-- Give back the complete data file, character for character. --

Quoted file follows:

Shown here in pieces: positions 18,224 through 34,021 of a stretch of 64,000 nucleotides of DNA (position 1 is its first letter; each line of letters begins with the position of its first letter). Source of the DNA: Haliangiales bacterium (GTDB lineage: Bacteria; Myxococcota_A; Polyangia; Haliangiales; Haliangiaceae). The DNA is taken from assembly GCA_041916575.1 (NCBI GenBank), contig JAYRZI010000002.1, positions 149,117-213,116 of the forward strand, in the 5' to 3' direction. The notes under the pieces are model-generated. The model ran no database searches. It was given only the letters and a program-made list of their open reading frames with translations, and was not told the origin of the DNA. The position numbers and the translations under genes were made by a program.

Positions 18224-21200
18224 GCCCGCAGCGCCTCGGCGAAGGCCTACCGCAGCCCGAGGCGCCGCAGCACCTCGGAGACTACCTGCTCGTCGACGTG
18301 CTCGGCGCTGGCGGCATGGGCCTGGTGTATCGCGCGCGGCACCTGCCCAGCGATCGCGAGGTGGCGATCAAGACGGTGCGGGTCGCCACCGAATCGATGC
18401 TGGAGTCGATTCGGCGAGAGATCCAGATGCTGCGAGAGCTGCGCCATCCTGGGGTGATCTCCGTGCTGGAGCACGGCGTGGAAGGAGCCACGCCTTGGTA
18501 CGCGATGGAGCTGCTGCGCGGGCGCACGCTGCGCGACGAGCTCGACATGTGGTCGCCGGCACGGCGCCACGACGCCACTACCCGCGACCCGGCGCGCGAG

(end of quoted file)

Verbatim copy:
Shown here in pieces: positions 18,224 through 34,021 of a stretch of 64,000 nucleotides of DNA (position 1 is its first letter; each line of letters begins with the position of its first letter). Source of the DNA: Haliangiales bacterium (GTDB lineage: Bacteria; Myxococcota_A; Polyangia; Haliangiales; Haliangiaceae). The DNA is taken from assembly GCA_041916575.1 (NCBI GenBank), contig JAYRZI010000002.1, positions 149,117-213,116 of the forward strand, in the 5' to 3' direction. The notes under the pieces are model-generated. The model ran no database searches. It was given only the letters and a program-made list of their open reading frames with translations, and was not told the origin of the DNA. The position numbers and the translations under genes were made by a program.

Positions 18224-21200
18224 GCCCGCAGCGCCTCGGCGAAGGCCTACCGCAGCCCGAGGCGCCGCAGCACCTCGGAGACTACCTGCTCGTCGACGTG
18301 CTCGGCGCTGGCGGCATGGGCCTGGTGTATCGCGCGCGGCACCTGCCCAGCGATCGCGAGGTGGCGATCAAGACGGTGCGGGTCGCCACCGAATCGATGC
18401 TGGAGTCGATTCGGCGAGAGATCCAGATGCTGCGAGAGCTGCGCCATCCTGGGGTGATCTCCGTGCTGGAGCACGGCGTGGAAGGAGCCACGCCTTGGTA
18501 CGCGATGGAGCTGCTGCGCGGGCGCACGCTGCGCGACGAGCTCGACATGTGGTCGCCGGCACGGCGCCACGACGCCACTACCCGCGACCCGGCGCGCGAG